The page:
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What Will You Do?

“Perhaps in the back of our minds we already understand, without all the science I’ve discussed, that something terribly wrong is happening. Our sustenance now comes from misery. We know that if someone offers to show us a film on how our meat is produced, it will be a horror film. We perhaps know more than we care to admit, keeping it down in the dark places of our memory– disavowed. When we eat factory-farmed meat we live, literally, on tortured flesh. Increasingly, that tortured flesh is becoming our own.”

– Jonathan Safran Foer.

New Undercover Footage at Tyson

You can’t determine if something is morally acceptable unless you know what it is you’re supporting. If you aren’t vegan, this is what you’re supporting.

Feel free to watch and summarize this video for me, because I’m just not doing it. Go vegan and get a free pass: never have to watch horrifying farm animal abuse videos again.

When you buy from Tyson, you are literally supporting this exact cruelty. You are more likely than not doing just the same when buying from other brands. Factory farms account for 99% of the meat sold in this country. Don’t fool yourself into thinking what you buy is any different or more humane.

I’m only speaking very generally because–as previously stated–I am not watching this video. I imagine it features some of the more egregious examples of cruelty–the types of cruelty we all hope are isolated incidents even when they aren’t. It’s easier to sleep at night when we think that this is the exception and not the rule. People can’t really be this horrible. But I remember being sixteen, very much not a vegan or vegetarian, and dating someone who worked for a local hog farm. He enjoyed telling me in graphic detail about finding rotting pig corpses that had been overlooked because there were too few people to manage the number of animals being held captive. He enjoyed making me uncomfortable. Surprisingly (considering what a sociopath he turned out to be), he didn’t enjoy telling me about the piglets he slammed against the concrete or smashed with wooden boards just because they were the runts of their broken family units.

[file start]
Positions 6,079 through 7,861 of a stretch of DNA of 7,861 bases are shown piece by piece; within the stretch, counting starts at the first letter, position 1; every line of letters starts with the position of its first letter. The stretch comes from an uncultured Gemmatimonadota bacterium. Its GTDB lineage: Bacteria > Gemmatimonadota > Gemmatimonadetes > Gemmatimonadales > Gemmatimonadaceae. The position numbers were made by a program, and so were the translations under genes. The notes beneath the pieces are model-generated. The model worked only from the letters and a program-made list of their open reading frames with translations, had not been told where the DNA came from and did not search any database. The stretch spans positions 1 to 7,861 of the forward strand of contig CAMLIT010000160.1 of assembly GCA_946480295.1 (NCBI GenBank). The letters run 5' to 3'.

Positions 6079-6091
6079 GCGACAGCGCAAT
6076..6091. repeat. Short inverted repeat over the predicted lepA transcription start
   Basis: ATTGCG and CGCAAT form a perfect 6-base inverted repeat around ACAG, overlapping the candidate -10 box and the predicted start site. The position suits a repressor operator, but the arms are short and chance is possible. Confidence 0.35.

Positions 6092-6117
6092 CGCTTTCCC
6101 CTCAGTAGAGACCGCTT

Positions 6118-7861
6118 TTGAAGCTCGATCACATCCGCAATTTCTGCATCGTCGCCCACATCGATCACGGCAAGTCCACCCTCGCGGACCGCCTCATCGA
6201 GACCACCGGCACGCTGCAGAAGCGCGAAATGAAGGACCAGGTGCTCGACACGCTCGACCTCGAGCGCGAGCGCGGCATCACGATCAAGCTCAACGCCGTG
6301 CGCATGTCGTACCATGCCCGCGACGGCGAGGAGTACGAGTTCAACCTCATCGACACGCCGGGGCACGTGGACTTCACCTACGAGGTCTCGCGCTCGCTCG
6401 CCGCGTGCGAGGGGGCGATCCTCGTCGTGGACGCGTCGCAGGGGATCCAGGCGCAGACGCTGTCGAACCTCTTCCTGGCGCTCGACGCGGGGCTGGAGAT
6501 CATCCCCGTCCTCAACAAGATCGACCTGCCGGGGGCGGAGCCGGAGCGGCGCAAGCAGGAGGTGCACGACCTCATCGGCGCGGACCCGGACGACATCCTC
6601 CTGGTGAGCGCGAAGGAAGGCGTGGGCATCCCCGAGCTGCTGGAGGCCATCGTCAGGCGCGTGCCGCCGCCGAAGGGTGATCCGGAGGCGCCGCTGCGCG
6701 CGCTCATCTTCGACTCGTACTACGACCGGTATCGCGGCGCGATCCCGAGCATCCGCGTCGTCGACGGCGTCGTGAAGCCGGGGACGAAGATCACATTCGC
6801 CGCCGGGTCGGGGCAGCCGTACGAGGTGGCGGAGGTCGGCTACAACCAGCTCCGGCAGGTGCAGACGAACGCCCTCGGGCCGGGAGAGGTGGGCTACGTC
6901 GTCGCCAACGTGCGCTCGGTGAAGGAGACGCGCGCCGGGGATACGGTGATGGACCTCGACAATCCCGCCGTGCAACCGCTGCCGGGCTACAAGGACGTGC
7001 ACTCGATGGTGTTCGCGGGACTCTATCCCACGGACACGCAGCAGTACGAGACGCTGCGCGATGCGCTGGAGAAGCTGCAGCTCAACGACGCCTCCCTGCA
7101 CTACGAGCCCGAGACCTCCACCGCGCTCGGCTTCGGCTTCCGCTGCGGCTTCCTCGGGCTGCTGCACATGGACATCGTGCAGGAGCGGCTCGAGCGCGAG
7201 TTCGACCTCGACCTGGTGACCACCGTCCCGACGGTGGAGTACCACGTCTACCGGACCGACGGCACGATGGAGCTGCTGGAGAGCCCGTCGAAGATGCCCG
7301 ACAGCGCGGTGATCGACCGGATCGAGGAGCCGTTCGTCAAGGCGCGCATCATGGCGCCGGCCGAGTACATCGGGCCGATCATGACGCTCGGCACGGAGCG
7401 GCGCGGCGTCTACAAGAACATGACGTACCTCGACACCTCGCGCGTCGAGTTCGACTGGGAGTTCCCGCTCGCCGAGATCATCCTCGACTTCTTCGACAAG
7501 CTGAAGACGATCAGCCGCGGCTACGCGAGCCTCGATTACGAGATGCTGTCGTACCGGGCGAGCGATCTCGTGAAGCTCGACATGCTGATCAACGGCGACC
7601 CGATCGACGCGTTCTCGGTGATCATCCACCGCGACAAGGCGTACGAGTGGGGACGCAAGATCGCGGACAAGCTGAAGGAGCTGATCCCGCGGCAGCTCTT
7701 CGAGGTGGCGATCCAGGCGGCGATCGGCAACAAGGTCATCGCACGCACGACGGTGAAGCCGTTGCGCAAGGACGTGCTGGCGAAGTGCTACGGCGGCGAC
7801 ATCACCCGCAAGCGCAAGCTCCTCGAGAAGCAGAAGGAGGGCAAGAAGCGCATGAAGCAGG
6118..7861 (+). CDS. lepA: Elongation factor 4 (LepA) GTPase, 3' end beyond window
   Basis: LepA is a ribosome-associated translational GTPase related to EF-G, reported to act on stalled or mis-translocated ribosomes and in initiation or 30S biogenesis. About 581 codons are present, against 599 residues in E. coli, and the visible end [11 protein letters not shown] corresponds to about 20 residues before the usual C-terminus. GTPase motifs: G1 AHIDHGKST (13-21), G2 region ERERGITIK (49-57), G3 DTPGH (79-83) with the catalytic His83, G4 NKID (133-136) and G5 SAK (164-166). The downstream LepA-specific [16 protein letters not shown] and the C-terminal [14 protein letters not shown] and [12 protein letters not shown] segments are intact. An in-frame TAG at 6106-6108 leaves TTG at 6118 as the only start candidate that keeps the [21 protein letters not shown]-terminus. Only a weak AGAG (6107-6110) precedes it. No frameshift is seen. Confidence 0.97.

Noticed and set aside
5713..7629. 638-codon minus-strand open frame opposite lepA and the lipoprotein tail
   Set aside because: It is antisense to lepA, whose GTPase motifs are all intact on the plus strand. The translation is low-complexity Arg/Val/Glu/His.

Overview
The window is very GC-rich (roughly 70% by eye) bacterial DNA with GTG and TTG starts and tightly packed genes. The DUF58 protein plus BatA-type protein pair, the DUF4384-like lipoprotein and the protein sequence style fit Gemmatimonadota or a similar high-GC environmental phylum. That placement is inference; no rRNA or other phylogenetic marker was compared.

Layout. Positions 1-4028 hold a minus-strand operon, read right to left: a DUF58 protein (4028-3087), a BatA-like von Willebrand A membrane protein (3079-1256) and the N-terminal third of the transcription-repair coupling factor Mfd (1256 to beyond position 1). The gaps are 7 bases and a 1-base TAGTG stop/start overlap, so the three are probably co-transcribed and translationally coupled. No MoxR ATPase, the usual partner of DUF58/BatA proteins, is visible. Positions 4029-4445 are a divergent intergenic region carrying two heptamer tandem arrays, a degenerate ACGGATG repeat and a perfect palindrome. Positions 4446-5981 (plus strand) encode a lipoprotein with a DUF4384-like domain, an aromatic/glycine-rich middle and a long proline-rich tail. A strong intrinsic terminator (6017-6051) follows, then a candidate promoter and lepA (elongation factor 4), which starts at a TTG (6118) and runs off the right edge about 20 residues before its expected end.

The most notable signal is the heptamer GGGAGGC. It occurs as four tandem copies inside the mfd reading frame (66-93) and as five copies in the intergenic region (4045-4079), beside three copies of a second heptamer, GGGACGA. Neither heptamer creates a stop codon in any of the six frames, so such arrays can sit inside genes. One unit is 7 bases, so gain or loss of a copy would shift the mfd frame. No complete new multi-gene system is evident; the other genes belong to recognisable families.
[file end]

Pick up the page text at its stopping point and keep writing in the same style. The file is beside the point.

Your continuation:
He told me because it weighed on him emotionally and he couldn’t keep it to himself. I told him I didn’t want to hear about it. I’m going to ask that you do as I say and not as I did: Don’t turn a blind eye to suffering when you are contributing to its demand.

If this video–if even the idea of it–disturbs you, then please engage the problem. Don’t look away. It may hurt, emotionally, but you need only glimpse it. You aren’t the one living it. Please watch. Please employ every ounce of empathy at your disposal for these individuals and their plight. Know that you don’t have to be a part of this. Know that there are alternatives and that they are not out of your reach. Take the first step: ORDER A FREE VEGAN STARTER GUIDE.

“We can’t plead ignorance, only indifference. Those alive today are the generations that came to know better. We have the burden and the opportunity of living in the moment when the critique of factory farming broke into the popular consciousness. We are the ones of whom it will be fairly asked, What did you do when you learned the truth about eating animals?”